5. A resistor composition comprising 550% by weight of B gRugoq, -75% by weight of finely divided inorganic binder and up to 5% by weight of CdO or a cadmium oxide precursor capable of yielding up to 5% by weight of cadmium oxide when fired in the presence of with their properties, are described below in Table I. 0 said inorganic binder.

TABLE I Example No 1 2 3 4 5 6 7 8 131 111120 (Wt. percent) 42.88 35.72 34.05 30.70 27.35 25.68 20.65 20. 64 Glass (wt. percent) 56.08 62.92 64.49 67.65 70. 31 72.38 77.12 75.84 CdO (wt. percent) 1.04 1.36 1.46 1.65 1.84 1.94 2.23 3. 51 Resistivity (ohms/square) 790 6.4K 10K 19. 2K 44.6K 56.5K 225K 245K TCR 25 to 125 (p.p.m./ o.) 67 32 7 13 -1 5 -67 TCR 25 to 0 48 132 113 13t -221 202 smoothness (:1; inches roughness) 10 5 5 5 5 5 5 5 It can be seen from the tabulated data that a proper balance must be maintained among the various components so as to obtain the desired resistance and temperature coeflicient of resistance. Particular significance is attached to the fact that suitable resistor compositions can be tailor-made to have various resistances, temperature coefficients of resistance, smoothness and good stability properties which meet the needs of those skilled in the art by varying the proportions of ingredients within the prescribed limits of this invention.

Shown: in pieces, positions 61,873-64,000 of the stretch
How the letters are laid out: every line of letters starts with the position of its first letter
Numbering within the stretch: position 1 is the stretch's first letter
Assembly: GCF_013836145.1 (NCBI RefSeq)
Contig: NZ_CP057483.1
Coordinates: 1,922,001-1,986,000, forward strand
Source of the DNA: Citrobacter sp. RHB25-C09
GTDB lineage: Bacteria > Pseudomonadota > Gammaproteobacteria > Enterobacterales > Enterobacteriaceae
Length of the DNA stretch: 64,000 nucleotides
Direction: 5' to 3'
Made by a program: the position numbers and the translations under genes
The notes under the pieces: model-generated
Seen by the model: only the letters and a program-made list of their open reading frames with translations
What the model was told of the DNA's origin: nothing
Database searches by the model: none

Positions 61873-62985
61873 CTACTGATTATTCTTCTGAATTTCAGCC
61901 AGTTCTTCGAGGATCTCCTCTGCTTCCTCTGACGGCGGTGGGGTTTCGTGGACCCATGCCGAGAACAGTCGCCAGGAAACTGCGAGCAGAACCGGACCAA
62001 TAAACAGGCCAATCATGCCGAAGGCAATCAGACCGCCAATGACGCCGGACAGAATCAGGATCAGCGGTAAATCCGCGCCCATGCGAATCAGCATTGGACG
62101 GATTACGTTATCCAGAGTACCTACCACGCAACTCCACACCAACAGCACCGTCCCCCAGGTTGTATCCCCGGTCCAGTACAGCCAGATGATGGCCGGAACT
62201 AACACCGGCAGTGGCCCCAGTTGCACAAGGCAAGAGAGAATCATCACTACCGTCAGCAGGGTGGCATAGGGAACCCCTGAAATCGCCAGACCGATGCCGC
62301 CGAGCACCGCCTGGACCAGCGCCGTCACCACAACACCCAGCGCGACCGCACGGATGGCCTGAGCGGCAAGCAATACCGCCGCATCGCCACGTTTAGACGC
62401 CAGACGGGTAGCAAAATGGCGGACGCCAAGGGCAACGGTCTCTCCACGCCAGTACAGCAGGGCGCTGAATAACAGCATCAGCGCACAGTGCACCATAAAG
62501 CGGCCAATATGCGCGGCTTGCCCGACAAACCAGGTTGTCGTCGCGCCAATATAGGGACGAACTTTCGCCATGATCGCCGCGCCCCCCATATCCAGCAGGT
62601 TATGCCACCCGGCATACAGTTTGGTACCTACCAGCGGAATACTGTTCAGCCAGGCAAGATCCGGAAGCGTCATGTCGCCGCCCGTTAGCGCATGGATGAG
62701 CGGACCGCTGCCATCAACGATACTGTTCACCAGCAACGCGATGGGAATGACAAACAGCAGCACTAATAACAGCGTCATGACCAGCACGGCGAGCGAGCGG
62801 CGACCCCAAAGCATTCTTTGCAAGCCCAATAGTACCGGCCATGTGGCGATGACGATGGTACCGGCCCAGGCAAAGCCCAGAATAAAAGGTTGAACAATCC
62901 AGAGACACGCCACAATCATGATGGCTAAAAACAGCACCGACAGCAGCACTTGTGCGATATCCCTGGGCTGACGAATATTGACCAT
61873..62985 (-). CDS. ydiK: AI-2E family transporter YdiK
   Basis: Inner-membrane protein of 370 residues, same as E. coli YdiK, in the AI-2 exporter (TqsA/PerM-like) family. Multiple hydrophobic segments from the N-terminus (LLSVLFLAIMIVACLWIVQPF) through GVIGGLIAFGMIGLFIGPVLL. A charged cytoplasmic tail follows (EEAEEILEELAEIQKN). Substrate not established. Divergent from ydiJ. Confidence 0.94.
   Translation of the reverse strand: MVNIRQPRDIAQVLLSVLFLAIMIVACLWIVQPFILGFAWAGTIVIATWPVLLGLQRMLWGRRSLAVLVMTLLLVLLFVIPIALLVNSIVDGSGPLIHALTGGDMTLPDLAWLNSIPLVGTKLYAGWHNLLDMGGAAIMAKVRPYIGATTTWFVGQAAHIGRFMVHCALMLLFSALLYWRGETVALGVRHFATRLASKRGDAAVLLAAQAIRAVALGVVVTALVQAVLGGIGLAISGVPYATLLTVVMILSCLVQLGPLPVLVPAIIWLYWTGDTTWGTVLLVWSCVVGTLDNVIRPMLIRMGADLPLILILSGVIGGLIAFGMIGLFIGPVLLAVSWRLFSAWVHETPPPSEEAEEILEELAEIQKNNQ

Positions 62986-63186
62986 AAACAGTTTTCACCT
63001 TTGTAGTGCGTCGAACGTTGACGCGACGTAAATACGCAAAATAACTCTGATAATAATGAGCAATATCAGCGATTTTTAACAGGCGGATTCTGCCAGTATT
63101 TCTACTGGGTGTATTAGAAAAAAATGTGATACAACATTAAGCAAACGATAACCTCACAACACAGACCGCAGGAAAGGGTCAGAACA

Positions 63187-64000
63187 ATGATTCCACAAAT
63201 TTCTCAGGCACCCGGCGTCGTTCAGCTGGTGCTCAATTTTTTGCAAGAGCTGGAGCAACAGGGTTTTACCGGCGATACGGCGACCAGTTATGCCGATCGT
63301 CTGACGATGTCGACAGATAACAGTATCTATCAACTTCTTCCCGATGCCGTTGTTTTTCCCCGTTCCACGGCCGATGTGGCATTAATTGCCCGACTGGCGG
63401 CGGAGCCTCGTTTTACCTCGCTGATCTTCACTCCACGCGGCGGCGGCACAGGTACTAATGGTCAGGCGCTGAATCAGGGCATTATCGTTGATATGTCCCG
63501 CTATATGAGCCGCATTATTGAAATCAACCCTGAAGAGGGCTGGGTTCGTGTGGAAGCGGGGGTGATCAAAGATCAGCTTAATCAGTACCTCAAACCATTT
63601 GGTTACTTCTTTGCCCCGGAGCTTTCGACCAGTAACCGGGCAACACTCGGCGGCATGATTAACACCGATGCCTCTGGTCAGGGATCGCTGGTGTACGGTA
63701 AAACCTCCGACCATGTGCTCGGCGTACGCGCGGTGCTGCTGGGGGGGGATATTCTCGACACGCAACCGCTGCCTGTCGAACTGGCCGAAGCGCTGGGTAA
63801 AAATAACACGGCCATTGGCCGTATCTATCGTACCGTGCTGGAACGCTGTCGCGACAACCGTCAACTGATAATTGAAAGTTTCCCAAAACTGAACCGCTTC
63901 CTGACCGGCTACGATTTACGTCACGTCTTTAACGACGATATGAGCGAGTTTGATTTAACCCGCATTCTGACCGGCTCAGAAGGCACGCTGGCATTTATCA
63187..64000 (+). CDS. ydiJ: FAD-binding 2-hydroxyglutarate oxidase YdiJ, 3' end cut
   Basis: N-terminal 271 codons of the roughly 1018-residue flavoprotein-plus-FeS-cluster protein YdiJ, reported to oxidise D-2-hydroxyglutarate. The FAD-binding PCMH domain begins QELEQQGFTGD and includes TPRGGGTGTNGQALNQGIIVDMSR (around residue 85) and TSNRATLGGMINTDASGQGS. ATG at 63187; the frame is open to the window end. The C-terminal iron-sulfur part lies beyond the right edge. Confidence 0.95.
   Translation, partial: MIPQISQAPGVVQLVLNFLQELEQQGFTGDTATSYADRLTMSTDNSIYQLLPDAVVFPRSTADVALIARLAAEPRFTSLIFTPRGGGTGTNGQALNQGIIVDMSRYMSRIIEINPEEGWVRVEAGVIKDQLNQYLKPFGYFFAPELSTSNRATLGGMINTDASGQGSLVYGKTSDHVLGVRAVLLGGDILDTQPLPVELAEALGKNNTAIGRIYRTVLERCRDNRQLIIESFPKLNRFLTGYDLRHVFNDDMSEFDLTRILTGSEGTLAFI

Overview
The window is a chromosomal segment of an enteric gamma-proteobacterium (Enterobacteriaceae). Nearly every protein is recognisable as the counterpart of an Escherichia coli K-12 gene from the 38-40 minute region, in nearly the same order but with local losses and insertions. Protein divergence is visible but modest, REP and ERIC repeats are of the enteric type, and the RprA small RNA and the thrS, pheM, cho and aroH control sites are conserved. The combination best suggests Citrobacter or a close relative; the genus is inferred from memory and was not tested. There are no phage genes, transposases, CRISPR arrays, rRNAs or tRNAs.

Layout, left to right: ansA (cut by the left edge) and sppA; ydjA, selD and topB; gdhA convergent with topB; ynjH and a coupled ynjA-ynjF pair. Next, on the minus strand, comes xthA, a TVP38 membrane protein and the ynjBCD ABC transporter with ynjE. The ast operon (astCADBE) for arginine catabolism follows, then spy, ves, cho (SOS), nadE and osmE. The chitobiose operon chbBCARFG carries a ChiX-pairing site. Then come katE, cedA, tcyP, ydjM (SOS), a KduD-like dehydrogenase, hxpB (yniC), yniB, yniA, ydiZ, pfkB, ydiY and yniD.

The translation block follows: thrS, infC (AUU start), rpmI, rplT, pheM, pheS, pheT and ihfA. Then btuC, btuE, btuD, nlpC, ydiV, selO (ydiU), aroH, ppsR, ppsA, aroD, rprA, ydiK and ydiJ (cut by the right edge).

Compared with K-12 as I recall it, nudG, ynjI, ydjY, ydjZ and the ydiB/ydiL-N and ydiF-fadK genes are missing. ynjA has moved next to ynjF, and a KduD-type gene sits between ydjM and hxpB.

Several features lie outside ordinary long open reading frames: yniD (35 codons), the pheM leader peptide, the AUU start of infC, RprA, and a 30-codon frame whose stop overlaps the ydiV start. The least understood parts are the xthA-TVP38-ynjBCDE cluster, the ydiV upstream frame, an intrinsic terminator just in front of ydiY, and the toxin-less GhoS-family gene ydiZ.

I claim:

1. A resistor composition comprising (1) 5-90% by weight of an oxide of the formula M is at least one metal selected from the group consisting of yttrium, lanthanum, thallium, indium, cadmium, lead and the rare earth metals of atomic number 5871 inclusive,

M is an ion of a metal selected from the group consisting of platinum, titanium, tin, chromium, rhodium, iridium, rhenium, zirconium, antimony, and germanium,

x is a number in the range 0-2,

y is a number in the range 0-2, and

z is a number in the range 0-1, being at least equal to about x/Z when M is a divalent metal, (2) 10- 90% by weight of a finely divided inorganic binder,